Ninth Circuit Joins the Seventh Circuit: Successor May Be Responsible for Predecessor's ERISA MEPP Withdrawal Liability

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By Robert C. Fleder, Esq., Stephen J. Shimshak, Esq., and Erica G. Weinberger, Esq.

Paul, Weiss, Rifkind, Wharton & Garrison LLP, New York, NY

The Ninth Circuit has adopted the Seventh Circuit's judge-made rule that a successor can be liable for a predecessor business's ERISA multiemployer pension plan withdrawal liability. Resilient Floor Covering Pension Tr. Fund Bd. of Trs. v. Michael's Floor Covering, Inc., No. 12-17675 (9th Cir. Sept. 11, 2015) ("Resilient").  Moreover, the Ninth Circuit in Resilient may have expanded the group of persons who may be regarded as an ERISA successor, saying the doctrine can apply even if the alleged successor didn't acquire its business from the predecessor in an asset purchase transaction.

In the most recent Seventh Circuit case — and contrary to the common law rules that typically govern asset sales — an asset purchaser was held liable for the seller's ERISA multiemployer pension plan (MEPP) withdrawal liability despite an express disclaimer of liability assumption in the asset purchase agreement.

In the Ninth Circuit's Resilient case, a flooring company went out of business after 50 years, terminated its lease and sold its tools and equipment at public auction. One of the salesmen decided to lease the same store and warehouse and enter that same line of business as an owner, using the same telephone numbers and similar signage as the old business and buying 30% of the defunct company's tools and inventory at the public auction (but not customer lists or goodwill). He apparently used his experience and contacts to pitch to the same customer base he'd known for years, and hired many of the old company's employees. The Ninth Circuit remanded to the district court for further factual findings on the successorship question, to take into account the Ninth Circuit's instruction that continuity of customer base can be a critical factor in identifying a successor. The Ninth Circuit explicitly rejected the notion that imposing liability on a common law successor interferes with ERISA's precise statutory rules on allocating withdrawal liability. There was no indication in the opinion that the alleged successor had knowledge of the predecessor's withdrawal liability, an element critical to a finding of liability according to both the Seventh and Ninth Circuits; this issue of fact will presumably be addressed on remand.1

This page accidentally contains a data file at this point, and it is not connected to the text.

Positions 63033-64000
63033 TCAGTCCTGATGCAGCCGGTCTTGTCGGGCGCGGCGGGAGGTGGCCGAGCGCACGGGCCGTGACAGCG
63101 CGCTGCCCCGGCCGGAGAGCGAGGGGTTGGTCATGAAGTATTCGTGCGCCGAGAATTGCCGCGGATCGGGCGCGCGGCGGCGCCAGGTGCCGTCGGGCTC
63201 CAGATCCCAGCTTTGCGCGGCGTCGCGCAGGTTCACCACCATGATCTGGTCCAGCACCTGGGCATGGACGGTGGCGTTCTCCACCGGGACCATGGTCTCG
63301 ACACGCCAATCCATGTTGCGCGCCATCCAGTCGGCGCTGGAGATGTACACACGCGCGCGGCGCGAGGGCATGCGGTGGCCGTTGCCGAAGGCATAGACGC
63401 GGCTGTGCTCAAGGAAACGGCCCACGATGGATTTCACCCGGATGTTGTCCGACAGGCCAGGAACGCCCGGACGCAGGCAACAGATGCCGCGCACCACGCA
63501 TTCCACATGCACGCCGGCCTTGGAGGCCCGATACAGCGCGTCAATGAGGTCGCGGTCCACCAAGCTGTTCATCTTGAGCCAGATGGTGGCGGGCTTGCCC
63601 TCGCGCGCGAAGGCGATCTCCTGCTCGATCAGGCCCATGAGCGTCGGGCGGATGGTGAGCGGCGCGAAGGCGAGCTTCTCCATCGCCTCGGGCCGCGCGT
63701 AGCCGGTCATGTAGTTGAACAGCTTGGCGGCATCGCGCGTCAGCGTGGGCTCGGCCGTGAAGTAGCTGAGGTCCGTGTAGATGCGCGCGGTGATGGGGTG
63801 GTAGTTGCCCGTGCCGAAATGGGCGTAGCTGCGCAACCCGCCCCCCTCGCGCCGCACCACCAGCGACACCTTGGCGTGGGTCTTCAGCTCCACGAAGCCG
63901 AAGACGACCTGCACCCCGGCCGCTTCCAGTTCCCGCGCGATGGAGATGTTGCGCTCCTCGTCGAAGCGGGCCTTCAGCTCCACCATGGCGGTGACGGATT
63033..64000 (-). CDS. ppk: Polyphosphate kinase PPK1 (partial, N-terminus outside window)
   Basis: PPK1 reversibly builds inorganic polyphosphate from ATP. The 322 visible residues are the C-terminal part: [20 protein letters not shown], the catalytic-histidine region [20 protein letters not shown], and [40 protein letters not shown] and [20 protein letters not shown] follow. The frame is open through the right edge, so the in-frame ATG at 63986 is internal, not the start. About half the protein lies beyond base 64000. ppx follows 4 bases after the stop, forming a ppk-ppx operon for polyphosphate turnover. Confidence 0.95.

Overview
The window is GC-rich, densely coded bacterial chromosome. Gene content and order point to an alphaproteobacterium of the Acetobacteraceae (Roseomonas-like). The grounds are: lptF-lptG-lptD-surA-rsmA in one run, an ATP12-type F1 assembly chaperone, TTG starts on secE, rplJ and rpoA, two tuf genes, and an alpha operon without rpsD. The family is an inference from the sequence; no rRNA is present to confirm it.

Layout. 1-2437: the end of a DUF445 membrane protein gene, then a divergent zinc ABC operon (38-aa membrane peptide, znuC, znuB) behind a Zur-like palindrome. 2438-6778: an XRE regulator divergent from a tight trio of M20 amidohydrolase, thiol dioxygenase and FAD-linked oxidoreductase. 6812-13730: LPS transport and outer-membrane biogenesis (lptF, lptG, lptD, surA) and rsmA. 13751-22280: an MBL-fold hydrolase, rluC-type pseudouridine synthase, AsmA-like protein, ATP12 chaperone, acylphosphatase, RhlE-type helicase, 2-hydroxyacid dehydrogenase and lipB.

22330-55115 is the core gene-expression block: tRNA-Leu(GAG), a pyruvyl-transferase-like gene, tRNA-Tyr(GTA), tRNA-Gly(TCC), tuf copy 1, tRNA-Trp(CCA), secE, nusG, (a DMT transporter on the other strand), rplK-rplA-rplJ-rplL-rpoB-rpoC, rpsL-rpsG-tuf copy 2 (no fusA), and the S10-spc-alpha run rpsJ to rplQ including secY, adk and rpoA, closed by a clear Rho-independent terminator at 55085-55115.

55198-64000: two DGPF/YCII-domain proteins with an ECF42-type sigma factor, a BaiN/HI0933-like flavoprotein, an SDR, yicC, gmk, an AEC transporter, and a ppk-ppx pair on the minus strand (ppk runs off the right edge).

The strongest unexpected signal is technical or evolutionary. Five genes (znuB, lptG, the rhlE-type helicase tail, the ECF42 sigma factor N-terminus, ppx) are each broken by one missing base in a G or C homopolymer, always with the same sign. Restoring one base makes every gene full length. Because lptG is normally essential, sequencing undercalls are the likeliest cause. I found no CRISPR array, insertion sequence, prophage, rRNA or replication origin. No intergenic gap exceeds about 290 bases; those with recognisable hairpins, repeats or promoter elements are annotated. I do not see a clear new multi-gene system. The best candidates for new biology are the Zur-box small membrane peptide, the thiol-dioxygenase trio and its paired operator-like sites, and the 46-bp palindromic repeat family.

Given the growing consensus regarding the application of the successorship doctrine to MEPP withdrawal liability, purchasers of MEPP-related assets may wish to consider pursuing their transaction in bankruptcy. Bankruptcy Code §363 sales may provide some protection against successor liability claims. However, transactions should be evaluated on a case-by-case basis, as bankruptcy sales may not be possible or advantageous in all circumstances. Notably, a seller may refuse to pursue a bankruptcy strategy to facilitate the type of transaction at issue in Resilient (i.e., a partial asset sale).

For more information, in the Tax Management Portfolios, see Kushner, 359 T.M., Multiemployer Plans — Special Rules,  and in Tax Practice Series, see ¶5525, Multiemployer Plans — Special Rules.

This memorandum is not intended to provide legal advice, and no legal or business decision should be based on its content.

© 2015 Paul, Weiss, Rifkind, Wharton & Garrison LLP.

 


  1 The court noted that the "the sealing of several key documents [in the record of the district court case], including [the new owner's] business plan, has somewhat hampered our ability fully to explain our ruling in this precedential opinion" and that opinion "does not contain all the facts in the record supporting it." Resilient at n 1.